6. Ethics: Students must complete one formal course or workshop in Ethics training. This requirement may or may not count towards the credit hour requirements depending on the course/workshop that is completed. Any student supported on NSF or NIH funding must complete Responsible Conduct of Research (RCR) training as offered through the Graduate School.

Students must pass a comprehensive written exam over foundational and advanced discipline knowledge.

Students must pass an oral candidacy exam that includes writing and defense of a scientific research proposal. The proposal rigor and format should meet the requirements of an NSF Doctoral Dissertation Improvement Grant in the Directorate for Biological Sciences or in the format of an NIH Ruth L. Kirschstein National Research Service Award (NRSA).

Students must pass a dissertation defense. When the research is completed, the student writes the dissertation, which is then read by the adviser and the students advisory committee. Upon approval, the student gives a final public oral presentation of the research, followed by an oral examination/defense of the research to the advisory committee.

  • one completed Graduate School application form
  • one un-official transcript from each postsecondary institution attended – college, university, or seminary
  • verbal, quantitative, and analytical scores in the General Test of the Graduate Record Examination
  • three letters of recommendation from former undergraduate or graduate instructors particularly qualified to attest to the applicant’s qualifications for graduate study
  • a personal Statement of Intent detailing graduate plans and expectations (see below for details)
  • Curriculum vitae
  • scores from the TOEFL (Test of English as a Foreign Language) or IELTS if English is not the applicant’s native language or was not the language of instruction for the baccalaureate degree. For the TOEFL, we expect international applicants to have a total score of 250 or above on the CBT or 600 on the paper test. On the TOEFL IBT, the minimum score is a total of 80 points, with a minimum of 23 on the Speaking section. If you are taking the IELTS, the minimum score is 7.0.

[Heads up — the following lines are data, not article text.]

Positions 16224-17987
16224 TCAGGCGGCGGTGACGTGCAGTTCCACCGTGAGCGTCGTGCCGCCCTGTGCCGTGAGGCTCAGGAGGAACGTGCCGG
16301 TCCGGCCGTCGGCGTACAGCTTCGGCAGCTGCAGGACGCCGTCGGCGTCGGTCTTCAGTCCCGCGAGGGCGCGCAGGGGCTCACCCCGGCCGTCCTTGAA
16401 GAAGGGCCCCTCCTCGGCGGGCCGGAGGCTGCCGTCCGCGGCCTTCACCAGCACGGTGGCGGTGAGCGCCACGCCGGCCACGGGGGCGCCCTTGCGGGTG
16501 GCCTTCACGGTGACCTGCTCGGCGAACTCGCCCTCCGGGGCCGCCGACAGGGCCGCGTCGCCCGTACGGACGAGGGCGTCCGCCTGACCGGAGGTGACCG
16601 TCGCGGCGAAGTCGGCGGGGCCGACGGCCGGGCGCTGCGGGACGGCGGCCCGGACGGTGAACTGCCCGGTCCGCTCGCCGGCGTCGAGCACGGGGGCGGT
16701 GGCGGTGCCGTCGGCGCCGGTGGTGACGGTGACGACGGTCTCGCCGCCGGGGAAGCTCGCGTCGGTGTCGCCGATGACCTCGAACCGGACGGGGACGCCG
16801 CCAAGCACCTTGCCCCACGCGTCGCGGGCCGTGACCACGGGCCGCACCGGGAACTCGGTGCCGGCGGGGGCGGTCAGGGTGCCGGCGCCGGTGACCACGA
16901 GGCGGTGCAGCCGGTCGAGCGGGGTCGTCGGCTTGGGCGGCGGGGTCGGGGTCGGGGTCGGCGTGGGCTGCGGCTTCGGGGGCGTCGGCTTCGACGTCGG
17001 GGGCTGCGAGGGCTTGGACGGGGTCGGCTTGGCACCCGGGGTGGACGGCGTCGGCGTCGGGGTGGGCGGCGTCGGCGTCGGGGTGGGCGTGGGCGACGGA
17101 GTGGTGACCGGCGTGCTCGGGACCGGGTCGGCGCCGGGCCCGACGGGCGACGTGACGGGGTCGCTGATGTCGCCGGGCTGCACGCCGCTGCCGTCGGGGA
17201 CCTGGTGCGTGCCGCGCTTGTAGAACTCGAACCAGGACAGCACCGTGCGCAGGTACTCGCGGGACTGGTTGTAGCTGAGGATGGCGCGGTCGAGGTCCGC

Scholarships

The University offers five types of support to full-time graduate students: fellowships, teaching and research assistantships, tuition scholarships, training grant scholarships, and grants-in-aid. All assistantships and fellowships provide a full tuition scholarship. A 12-month stipend is $28,840.

University Fellowships are awarded on a competitive basis. Most graduate students are supported as teaching assistants (TAs) or research assistants (RAs). A student supported by a teaching assistantship will perform duties involving classroom or laboratory teaching. A student supported by a research assistantship is supported by sponsored research grants or internal funds to the faculty advisor. All graduate students are expected to conduct research and complete coursework as required by the program, no matter the source of the support (fellowship, TA, or RA).